Animal Tales: Traumatized dog helps traumatized women

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LEWISTON — Locked in a cage for six years, used for breeding, rescued from a puppy mill, Sophie gets anxious.

The 9-year-old fluffy white poodle trembles when strangers approach. She flinches and runs for the corner at sudden, loud metallic sounds — like keys dropped on the floor — probably because puppy mill owners like to shut up barking dogs by clanging something against their cage bars. She sometimes needs anti-anxiety medication to get her through the morning.

At The Center for Wisdom’s Women, Sophie is in good company. Almost all of the humans there have experienced trauma of their own

“She’s our mascot,” volunteer Helen Belisle said.

Founded almost 20 years ago by the Daughters of Wisdom, a Catholic organization, the Lewiston center provides a safe haven, community support and resources to women dealing with trauma, addiction, health problems, anxiety and other issues.

The center’s executive director, Klara Tammany, adopted Sophie almost two years ago, and immediately began bringing her to work. Although the center has become a second home to her, Sophie still shakes in Tammany’s arms when they get in each morning and still startles when a drawer thunks closed or someone around her moves too quickly.

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A handmade sign on Tammany’s office door warns: “Sophie is here. Please go slow!”

The women understand. Some have been abused themselves. Many have been — or are — anxious or scared. They have their own triggers.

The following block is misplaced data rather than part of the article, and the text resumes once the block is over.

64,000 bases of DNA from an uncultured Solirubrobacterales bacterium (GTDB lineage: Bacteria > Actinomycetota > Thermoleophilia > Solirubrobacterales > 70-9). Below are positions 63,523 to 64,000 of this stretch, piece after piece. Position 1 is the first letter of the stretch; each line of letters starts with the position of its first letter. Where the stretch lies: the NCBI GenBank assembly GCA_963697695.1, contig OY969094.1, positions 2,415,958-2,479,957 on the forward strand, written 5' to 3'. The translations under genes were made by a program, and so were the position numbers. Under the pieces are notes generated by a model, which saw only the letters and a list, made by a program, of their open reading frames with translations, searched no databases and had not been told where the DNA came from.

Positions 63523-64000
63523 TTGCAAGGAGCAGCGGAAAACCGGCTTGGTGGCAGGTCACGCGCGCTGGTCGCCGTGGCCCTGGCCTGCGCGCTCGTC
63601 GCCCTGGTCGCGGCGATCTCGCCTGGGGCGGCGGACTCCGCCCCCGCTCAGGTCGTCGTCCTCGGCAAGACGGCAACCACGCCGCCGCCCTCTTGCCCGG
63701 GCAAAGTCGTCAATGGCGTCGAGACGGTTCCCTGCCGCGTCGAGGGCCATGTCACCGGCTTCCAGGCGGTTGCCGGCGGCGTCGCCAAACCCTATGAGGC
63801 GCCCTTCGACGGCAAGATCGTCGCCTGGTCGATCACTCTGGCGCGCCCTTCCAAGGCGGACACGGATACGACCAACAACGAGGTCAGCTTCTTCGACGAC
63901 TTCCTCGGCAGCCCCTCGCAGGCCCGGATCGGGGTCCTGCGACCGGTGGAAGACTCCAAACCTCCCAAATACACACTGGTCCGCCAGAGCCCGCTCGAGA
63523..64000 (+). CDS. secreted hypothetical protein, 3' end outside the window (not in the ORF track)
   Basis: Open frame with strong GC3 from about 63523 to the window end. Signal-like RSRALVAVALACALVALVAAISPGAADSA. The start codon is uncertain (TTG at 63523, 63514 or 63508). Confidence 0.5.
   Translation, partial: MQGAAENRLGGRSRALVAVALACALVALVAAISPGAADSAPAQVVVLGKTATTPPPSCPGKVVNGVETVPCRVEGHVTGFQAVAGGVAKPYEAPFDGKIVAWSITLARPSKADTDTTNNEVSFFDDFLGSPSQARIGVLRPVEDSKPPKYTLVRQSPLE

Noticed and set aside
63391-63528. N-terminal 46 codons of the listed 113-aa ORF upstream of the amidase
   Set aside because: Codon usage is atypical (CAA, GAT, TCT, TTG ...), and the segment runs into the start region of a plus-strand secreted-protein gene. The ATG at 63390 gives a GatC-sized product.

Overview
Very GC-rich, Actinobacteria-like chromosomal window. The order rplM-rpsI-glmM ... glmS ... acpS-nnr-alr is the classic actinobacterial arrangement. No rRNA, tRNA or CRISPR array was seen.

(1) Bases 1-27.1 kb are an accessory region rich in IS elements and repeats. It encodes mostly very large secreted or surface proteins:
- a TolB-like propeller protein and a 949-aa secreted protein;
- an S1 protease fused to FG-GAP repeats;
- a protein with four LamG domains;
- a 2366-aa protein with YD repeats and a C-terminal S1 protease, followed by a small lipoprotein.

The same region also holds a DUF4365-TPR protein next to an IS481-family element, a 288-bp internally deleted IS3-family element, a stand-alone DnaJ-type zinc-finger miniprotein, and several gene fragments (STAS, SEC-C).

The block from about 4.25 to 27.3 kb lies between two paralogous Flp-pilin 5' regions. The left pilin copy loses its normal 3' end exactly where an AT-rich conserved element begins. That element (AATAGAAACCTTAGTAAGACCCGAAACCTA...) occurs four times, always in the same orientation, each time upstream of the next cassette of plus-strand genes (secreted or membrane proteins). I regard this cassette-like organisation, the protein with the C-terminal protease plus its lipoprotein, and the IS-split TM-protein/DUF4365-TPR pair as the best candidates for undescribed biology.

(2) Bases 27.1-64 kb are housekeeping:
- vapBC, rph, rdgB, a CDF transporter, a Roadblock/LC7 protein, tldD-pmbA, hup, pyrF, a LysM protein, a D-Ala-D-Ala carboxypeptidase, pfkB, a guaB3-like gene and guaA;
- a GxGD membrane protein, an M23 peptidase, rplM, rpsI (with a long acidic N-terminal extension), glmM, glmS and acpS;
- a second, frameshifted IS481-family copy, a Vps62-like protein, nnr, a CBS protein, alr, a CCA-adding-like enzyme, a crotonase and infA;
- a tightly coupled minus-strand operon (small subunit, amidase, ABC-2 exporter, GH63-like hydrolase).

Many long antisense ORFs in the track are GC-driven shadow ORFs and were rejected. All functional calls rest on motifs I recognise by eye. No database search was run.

“She’s part of the family,” said one woman who asked to remain anonymous for fear that her abuser would know where she goes.

On a recent morning, Sophie joined a half-dozen women for the center’s daily meditation circle. Sitting in Tammany’s lap, Sophie panted nervously or leaned against Tammany for comfort. At a short Qigong session afterward, Sophie sat in her own chair as Tammany practiced deep breathing and slow movements.

At one point, Tammany leaned forward until she and Sophie were nose to nose. For a moment, both woman and dog appeared to smile.

Tammany believes Sophie serves as an example to the women that healing takes time and trauma’s effects can be long-lasting, so “let’s not be so judgmental.”

“You see the same behaviors and responses to triggers in her as in women here who have been traumatized, which is just about all of them,” Tammany said.

“She’s 9 years old, she’s been here a year and a half, she still has these reactions. She might never be a ‘normal’ dog. If we understand that about dogs, why don’t we understand that about people?”

Sophie also serves as an emotional support to the women, who stroke her head, coo and sometime say ‘hi, baby’ when they see her.

“I’m a dog person, so I find it calming just to have a dog’s presence,” said Bethanie Bernard, who is both volunteer and guest at the center. “When I’m feeling anxiety, just to be able to see her or even go in and pet her every now and then, it’s very calming.”

The women’s connection to Sophie has Tammany considering at least one live-in rescue dog for the center’s planned Sophia’s House, a home that will provide long-term help and housing to women who have experienced prostitution, trafficking, addiction or prison.

“Just the act of caring for a damaged animal helps you understand your own self and your own wounds and healing,” Tammany said. “You heal together.”

Sophia’s House and Sophie were named for the same reason — in the Greek translation of Hebrew and Christian scriptures, “Sophia” means wisdom.

Sophie is not the only dog to visit the center. Two volunteers sometimes bring in their own dogs, including a chihuahua that also works as a therapy dog. But Sophie is the only dog listed on the staff page of the center’s website.

“She’s become a really sweet mascot here,” Tammany said.

Have an idea for Animal Tales? Call Lindsay Tice at 689-2854 or email her at [email protected].

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